Hypervelocity stars (HVS), the fastest of the bunch, are especially interesting because they have achieved relativistic speeds (a fraction of the speed of light). Astronomers have estimated that with the right kind of gravitational acceleration, hypervelocity stars can reach 1/10th to 1/3rd the speed of light – roughly 30,000 to 100,000 km/s.
“Rare” is certainly an apt description. According to previous estimates made by astrophysicists, there are likely to be just 1000 HVS in our galaxy (that’s 0.0000005 % of the galactic population). But given their speed and the vast distances they travel, tracking these stars and creating a database of their movements could tell us a great deal about a number of cosmic mysteries.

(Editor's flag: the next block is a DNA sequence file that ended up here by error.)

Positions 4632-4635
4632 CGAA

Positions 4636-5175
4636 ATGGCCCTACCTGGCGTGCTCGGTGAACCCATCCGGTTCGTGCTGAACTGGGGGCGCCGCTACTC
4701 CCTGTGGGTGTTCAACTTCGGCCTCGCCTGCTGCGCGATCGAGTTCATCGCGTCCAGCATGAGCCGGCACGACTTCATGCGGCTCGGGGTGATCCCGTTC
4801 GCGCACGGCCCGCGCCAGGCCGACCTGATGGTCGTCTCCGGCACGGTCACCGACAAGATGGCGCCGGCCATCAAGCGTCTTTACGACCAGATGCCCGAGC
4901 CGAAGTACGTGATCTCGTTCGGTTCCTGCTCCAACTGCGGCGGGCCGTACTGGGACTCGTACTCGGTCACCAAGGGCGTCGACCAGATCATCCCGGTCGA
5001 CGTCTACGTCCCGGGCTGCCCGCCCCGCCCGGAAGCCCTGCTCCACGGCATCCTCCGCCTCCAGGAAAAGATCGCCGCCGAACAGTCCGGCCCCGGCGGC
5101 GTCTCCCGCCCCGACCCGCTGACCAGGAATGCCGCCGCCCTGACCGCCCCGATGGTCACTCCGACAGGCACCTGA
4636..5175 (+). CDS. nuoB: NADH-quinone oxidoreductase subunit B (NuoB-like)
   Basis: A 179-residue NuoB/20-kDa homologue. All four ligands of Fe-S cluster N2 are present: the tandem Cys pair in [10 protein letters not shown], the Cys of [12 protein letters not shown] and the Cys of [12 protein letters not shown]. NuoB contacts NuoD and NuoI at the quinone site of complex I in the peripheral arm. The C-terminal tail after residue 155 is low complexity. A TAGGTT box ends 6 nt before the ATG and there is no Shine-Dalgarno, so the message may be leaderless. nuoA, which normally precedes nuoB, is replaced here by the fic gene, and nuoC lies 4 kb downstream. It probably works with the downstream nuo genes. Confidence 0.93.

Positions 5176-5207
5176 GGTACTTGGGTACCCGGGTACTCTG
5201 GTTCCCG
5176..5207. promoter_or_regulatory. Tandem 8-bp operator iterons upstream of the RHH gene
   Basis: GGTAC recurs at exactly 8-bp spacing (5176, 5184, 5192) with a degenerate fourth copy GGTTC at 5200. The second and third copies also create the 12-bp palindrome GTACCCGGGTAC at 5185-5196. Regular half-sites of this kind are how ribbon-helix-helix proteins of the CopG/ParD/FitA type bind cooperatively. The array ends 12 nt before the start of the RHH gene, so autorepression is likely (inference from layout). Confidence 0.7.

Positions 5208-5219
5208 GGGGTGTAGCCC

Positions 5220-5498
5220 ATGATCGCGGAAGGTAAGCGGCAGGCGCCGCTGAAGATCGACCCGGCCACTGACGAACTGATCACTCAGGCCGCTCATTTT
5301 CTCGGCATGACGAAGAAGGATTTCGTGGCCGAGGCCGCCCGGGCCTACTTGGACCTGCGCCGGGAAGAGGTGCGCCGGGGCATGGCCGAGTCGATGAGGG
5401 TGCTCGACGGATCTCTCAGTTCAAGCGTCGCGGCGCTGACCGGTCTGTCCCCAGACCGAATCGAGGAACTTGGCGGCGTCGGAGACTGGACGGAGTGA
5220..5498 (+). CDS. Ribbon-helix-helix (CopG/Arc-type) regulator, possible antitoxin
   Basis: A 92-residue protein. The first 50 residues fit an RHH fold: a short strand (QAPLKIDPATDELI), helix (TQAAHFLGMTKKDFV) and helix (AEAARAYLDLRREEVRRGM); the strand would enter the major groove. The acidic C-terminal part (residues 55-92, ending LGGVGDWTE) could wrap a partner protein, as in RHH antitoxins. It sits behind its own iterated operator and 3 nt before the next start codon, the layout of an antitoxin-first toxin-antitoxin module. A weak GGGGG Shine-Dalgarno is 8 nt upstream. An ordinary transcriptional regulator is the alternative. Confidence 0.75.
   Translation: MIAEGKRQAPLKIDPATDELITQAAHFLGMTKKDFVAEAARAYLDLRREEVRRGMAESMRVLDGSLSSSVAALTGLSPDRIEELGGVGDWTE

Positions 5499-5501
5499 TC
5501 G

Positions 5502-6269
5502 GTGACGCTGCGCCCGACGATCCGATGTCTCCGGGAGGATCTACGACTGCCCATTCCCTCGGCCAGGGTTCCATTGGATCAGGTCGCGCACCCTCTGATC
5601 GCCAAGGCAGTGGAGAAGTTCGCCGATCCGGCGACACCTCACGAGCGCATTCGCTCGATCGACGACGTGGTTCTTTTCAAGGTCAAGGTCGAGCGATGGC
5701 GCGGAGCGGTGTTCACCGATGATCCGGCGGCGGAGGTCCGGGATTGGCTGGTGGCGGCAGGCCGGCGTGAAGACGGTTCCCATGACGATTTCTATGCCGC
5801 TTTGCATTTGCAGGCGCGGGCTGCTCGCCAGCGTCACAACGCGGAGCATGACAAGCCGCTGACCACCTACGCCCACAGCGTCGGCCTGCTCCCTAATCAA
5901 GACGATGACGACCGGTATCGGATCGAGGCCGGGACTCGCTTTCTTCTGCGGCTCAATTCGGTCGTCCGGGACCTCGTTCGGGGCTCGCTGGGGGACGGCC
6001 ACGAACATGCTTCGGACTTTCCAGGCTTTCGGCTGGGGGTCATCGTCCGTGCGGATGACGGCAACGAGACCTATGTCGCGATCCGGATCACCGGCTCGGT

By tracking the movement of HVS, astrophysicists will be able to better constrain the shape of the Milky Way’s dark matter halo. In addition, they could tell us a great deal about the formation and evolution of the Milky Way itself, as HVS is believed to be the result of galactic mergers and other extreme gravitational forces (i.e. supermassive holes). Having more to study could therefore help astronomers create a history of past galactic mergers.
It has also been ventured that HVS could allow astrophysicists to accurately constrain the mass of our galaxy, something that remains unresolved. On top of all that, previous research has indicated that HVS can carry their planetary systems with them, which could be one of the ways that life is spread throughout the cosmos (intergalactic panspermia).